How to have a successful yard sale

“Have a yard sale.” They said. “It’ll be fun!” They said. Earlier this summer (and every summer, really) my kids asked if they could have a garage sale. Normally, my answer is no. My husband hates yard sales with a passion. Saturday is our relax day. Strangers pilfering through our junk and haggling over a quarter is not my idea of a good time. But I figured a few books and maybe a handful of McDonald’s toys wouldn’t hurt. Then my neighbor said they were having a yard sale and asked if we wanted to join them.

I’m not good at neighbor relations. Scratch that. I’m terrible at neighbor relations – epic comedy gold, terrible at neighbor relations. I like these ones, though, and they seem to like us enough to engage in conversation, so I’m trying to keep it that way. I’m trying hard. And I agreed to a yard sale.

Now, I thought I had decluttered sufficiently over the winter and that we didn’t really have enough to add. No. I’ve been working on this for two weeks and my side of the garage is full – and I haven’t even made a dent in the clutter! We might need two yard sales.

How to have a successful yard sale.

  1. Big. Bright. Clear. Signs.

I’ve noticed this is the downfall of many yard sales. Tiny signs on 8×11.5 printer paper, hand written in in sharpie, and stapled to a random street sign won’t cut it. Poster board is 50c at the dollar store and comes in super neon. Use it. Stencil GIANT letters with a clear address. Staple it to some paint sticks so it doesn’t fold in the wind. Make more than one!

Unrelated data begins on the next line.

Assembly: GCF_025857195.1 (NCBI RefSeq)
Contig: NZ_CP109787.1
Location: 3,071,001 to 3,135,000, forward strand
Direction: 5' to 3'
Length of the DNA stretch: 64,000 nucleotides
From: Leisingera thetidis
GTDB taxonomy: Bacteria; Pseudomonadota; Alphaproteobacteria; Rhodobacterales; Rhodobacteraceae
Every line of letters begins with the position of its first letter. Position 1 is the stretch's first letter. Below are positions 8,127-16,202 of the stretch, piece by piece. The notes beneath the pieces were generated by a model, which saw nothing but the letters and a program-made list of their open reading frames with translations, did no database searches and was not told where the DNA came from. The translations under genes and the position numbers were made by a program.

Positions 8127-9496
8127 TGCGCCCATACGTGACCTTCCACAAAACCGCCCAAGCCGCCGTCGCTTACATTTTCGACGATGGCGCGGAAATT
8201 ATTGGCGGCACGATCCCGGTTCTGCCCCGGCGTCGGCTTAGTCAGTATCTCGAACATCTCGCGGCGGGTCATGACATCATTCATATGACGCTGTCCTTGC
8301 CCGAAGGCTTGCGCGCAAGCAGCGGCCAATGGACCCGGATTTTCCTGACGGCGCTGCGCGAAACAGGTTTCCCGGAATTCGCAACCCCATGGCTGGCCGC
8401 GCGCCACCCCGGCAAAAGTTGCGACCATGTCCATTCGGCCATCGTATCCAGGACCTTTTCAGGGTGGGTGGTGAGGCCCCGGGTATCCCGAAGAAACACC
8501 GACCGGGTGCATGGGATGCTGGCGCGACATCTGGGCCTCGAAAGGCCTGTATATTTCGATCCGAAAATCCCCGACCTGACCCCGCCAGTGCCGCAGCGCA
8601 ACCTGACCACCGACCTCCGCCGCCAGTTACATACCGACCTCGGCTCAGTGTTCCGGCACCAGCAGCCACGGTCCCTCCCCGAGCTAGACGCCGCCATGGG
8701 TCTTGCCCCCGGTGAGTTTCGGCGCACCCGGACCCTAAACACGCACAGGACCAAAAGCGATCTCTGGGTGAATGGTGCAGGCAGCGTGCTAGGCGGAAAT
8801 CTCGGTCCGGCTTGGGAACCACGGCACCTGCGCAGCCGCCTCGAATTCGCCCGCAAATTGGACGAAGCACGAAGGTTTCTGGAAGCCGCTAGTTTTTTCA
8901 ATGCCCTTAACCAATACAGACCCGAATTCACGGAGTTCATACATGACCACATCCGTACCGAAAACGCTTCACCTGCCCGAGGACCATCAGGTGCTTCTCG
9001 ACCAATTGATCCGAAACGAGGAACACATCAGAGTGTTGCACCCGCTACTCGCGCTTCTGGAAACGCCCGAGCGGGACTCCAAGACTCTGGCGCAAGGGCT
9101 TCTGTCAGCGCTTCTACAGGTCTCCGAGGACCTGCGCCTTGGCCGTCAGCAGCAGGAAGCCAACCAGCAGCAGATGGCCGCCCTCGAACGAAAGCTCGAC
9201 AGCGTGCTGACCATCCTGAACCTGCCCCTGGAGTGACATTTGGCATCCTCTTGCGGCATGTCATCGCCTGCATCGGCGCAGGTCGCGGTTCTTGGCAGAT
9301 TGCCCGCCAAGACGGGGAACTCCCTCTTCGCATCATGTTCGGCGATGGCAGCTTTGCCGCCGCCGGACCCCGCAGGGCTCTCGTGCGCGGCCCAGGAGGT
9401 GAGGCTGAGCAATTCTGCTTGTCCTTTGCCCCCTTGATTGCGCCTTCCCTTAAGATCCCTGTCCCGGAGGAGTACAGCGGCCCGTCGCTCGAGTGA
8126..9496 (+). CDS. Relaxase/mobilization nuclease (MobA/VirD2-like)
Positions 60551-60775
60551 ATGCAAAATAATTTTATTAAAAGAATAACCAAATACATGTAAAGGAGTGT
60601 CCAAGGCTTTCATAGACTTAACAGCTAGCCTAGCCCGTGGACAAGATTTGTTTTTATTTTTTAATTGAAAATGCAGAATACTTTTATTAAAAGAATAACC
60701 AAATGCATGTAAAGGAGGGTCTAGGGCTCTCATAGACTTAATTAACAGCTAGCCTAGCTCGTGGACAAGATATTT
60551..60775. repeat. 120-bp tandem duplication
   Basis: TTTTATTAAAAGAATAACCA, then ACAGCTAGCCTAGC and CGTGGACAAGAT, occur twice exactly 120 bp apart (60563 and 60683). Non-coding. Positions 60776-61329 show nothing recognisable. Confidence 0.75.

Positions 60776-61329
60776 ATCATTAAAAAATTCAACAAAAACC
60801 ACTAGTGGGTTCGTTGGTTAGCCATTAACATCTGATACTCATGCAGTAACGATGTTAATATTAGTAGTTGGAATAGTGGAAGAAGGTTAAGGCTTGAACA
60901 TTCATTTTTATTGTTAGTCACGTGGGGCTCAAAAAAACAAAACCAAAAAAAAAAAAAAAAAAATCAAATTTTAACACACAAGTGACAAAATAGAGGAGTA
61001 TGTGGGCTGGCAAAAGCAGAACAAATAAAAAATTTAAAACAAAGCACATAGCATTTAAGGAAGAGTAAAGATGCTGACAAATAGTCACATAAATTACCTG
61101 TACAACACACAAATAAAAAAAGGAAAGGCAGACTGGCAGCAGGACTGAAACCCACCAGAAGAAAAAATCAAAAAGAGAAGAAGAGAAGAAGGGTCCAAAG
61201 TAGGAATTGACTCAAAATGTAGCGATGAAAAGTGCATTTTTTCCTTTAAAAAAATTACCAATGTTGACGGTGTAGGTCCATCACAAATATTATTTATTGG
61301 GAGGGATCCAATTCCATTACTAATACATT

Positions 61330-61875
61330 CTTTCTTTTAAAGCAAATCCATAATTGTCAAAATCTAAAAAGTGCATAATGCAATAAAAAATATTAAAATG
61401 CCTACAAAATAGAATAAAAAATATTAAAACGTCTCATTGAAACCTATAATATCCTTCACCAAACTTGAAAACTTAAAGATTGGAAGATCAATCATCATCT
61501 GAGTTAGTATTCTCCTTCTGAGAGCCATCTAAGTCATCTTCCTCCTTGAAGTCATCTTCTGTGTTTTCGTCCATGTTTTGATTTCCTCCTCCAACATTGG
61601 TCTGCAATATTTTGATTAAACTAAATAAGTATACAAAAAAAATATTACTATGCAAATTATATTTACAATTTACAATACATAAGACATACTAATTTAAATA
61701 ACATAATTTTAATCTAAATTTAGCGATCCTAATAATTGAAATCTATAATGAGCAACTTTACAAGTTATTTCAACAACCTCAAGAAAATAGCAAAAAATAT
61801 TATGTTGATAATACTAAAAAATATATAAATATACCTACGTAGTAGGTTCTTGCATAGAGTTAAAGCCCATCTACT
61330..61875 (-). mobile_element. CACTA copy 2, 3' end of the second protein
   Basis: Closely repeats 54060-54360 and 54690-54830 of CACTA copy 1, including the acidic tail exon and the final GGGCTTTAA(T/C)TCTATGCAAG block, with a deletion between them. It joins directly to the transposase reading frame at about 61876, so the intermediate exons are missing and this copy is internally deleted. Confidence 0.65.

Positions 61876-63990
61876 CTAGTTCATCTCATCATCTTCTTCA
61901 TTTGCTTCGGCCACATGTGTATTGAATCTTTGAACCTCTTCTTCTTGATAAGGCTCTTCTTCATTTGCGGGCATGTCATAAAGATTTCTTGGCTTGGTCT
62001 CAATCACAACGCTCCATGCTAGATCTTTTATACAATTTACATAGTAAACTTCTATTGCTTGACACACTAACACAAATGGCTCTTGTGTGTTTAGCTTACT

2. Price it right. 

People tend to overprice their own stuff. I’ve noticed this, especially on online flea markets. We have an emotional attachment to our stuff, whether we like it or not. And we know how much it cost. But this stuff is used and probably not in the greatest shape. If you have a local thrift shop, go look at their stuff. See how it’s priced. These people price junk for a living.

     3. Clean it up.

Grab soap, a bucket, and a rag and wash everything down. I learned this from selling at a local consignment store. Not everyone can see a gem underneath a layer of dust and a quick wipe-down  can make a difference. You can also charge more for something that’s clean.

      4. Display everything.

Don’t just leave all your old cookbooks in a box. Lay them out. Tables are best, but if you don’t have any, just make sure everything is lined up, grouped with like items, and easy to see at a glance.

      5. Advertise online.

Use Craigslist and local groups to tell people about your yard sale. It’ll bring extra traffic.

      6. Check local laws.

Our local laws are pretty lax. You just have to remove your signs by sundown. But some municipalities aren’t so easy going. Check. The last thing you want is a big ticket. Also, if you’re selling children’s items, make sure you’re in compliance with the new laws.

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